When video surfaced of boxer Gervonta Davis aggressively grabbing his ex and pulling her out of her seat at a celebrity basketball game over the weekend, there were plenty of people who downplayed Davis’s actions. Some blamed the ex, whom Davis shares a child with, claiming that she likely did something to provoke such behavior in public. Others, like comedian Jess Hilarious, acted as though it’s a normal occurrence in relationships.
“Everybody done been yoked up by their boyfriend, their baby father or their husband,” she said in her most recent Jess With the Mess video. “Ain’t nothing wrong with a little yokage.”
We’d have to disagree, though. There’s something very wrong with a man, or even a woman, grabbing someone by the neckline of their clothing and pulling them out of their seat. It’s not just extremely aggressive, but abusive behavior. And yes, you can display abusive behavior towards someone you are no longer in a relationship with; this incident, as well as DeMarcus Cousins threatening to kill the mother of his son, proves that.
While there are certain behaviors that people overlook, there are a number, emotional and physical, that need to be called out for what they are. Check out 10 behaviors in and out of relationships that are abusive that people like to pretend are not that bad.
From threatening violence against you to threatening to leave you or break up with you during every argument, threats being thrown when you don’t agree with your partner or do what they say is abuse. It’s all about scaring you into being agreeable.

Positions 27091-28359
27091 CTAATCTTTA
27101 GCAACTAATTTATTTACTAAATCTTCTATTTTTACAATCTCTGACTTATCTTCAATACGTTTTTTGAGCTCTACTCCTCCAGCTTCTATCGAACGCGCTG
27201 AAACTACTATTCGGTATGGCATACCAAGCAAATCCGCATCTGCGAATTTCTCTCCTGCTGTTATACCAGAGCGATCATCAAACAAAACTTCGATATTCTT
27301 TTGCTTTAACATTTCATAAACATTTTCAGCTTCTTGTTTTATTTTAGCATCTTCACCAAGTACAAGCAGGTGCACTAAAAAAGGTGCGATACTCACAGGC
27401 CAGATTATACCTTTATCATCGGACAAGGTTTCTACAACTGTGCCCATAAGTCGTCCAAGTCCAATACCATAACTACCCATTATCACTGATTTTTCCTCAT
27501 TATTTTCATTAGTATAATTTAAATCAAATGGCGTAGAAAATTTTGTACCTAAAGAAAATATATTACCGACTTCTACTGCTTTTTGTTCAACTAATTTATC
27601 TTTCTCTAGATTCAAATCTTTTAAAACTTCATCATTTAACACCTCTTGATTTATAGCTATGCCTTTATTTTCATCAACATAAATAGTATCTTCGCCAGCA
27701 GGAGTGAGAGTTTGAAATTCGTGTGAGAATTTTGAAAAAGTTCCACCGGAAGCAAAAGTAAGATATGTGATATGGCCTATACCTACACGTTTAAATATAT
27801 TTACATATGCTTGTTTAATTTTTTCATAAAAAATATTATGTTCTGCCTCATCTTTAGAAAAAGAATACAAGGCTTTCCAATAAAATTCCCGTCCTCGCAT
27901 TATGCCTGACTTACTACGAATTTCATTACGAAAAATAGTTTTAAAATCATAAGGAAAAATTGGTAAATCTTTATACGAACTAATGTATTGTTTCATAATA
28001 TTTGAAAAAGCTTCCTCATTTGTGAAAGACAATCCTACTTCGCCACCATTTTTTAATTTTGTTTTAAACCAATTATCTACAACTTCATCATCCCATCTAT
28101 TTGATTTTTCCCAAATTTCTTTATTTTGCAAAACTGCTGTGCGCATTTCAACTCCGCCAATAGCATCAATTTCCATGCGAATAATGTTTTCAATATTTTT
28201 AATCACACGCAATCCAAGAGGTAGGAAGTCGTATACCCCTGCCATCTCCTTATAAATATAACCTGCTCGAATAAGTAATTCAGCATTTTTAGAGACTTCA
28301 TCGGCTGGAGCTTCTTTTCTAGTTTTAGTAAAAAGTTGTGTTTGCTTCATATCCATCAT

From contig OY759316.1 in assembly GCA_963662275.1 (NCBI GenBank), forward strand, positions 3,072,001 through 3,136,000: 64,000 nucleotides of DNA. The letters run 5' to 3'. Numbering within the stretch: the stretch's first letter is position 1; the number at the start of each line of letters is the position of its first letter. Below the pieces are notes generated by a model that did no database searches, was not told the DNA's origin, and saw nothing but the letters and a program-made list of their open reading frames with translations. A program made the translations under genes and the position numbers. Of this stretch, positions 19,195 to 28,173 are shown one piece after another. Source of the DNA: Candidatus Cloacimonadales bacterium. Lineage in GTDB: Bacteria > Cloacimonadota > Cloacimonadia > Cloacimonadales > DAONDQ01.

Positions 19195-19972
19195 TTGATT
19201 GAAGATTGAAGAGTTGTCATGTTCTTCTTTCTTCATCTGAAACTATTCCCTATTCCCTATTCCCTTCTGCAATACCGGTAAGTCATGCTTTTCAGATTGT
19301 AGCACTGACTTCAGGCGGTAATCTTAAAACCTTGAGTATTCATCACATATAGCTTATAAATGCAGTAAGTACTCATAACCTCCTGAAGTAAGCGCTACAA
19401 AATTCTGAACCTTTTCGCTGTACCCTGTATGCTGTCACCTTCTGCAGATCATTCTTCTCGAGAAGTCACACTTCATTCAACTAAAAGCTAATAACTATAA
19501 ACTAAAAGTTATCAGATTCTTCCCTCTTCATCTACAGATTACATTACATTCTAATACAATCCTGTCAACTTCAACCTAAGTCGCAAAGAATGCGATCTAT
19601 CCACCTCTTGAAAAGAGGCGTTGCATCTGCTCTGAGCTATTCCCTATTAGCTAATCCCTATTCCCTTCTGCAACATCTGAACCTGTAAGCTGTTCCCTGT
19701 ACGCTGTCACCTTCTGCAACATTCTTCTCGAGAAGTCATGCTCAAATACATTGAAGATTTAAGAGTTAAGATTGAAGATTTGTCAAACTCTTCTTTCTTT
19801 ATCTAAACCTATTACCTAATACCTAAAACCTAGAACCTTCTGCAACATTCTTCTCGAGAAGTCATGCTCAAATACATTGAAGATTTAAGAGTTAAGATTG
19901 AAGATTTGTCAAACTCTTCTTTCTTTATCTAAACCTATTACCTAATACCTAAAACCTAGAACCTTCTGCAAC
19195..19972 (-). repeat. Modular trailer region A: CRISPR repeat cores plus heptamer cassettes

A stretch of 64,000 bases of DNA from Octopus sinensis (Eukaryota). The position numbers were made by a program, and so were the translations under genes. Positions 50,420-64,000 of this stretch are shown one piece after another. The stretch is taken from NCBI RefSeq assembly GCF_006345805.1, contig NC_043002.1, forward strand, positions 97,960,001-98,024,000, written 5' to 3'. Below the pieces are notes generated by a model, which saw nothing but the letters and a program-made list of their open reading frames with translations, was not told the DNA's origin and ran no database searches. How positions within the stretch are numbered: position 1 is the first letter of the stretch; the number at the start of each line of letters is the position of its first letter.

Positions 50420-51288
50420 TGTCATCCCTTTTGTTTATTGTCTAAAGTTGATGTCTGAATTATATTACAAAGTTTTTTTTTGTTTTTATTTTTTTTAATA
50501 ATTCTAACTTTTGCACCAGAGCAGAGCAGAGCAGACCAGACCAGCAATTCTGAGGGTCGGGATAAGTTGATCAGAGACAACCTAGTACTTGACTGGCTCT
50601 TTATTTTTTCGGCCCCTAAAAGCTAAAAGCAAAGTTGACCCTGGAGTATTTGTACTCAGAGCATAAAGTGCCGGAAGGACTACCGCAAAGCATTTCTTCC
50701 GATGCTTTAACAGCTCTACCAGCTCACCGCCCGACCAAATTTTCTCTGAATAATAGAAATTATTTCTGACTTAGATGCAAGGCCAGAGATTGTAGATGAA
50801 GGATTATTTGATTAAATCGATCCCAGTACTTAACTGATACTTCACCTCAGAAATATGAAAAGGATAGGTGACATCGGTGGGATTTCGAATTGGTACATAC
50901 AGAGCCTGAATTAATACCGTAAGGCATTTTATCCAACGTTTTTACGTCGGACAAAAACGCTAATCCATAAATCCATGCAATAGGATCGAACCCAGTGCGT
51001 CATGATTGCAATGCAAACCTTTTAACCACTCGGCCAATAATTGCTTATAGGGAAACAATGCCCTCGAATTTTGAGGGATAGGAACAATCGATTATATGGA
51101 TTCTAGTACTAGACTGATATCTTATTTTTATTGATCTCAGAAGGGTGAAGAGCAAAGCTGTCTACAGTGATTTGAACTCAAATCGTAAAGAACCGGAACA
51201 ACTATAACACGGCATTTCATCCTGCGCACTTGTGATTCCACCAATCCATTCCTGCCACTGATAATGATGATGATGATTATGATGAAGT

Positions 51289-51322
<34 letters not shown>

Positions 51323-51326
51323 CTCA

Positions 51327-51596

Destroying Your Stuff
Breaking your phone, throwing your things across the room or just destroying something you own in anger is scary. Just because they didn’t touch you while doing so doesn’t make it any less of a big deal.
Whether they’re questioning your intelligence, shaming your looks or calling you something vile, vicious put-downs are not okay.
Controlling Where You Go
Have someone in your life who doggedly tries to get you to not go to certain places or makes you feel bad for thinking about going? It’s not because they’re trying to look out for you, but rather, they want to have control over you.
Approaching You in a Menacing Way
While they may not actually end up putting their hands on you, a person who walks up on you in a threatening way to exact some form of power over you and make you cower is out of line.
Blaming You for Their Bad Behavior
In their manipulative way, an abusive partner will blame you for their antics to get you to think if you act a certain way in the future, it won’t happen again. They may also downplay their actions as no big deal because they know they’re likely unable to control themselves from doing it again.
Screaming at You
If their way of getting you to do something quick, fast and in a hurry and to their liking is to shout at you, it’s not just because they’re impatient.
Grabbing You in an Aggressive Way
Outside of yoking someone up, grabbing you firmly by the arm to get you to stay where you are to listen, pulling your clothing and getting a grip around the back of your neck are all a no-no.
Trying to Isolate You
While they may be able to downplay their behavior with you, an abusive partner who knows that your family and friends aren’t fans of them may try and get you to stop spending time with them, and even from being in contact with them.
Cursing at You
This is different from insulting you and screaming at you. Cursing at you in an intense way to get you to be quiet or to go away when they’re no longer pleased with your presence (i.e., “Shut the f–k up!”) is not the way anyone should speak to someone. Feel free to call it out, or better yet, call it a day on that relationship.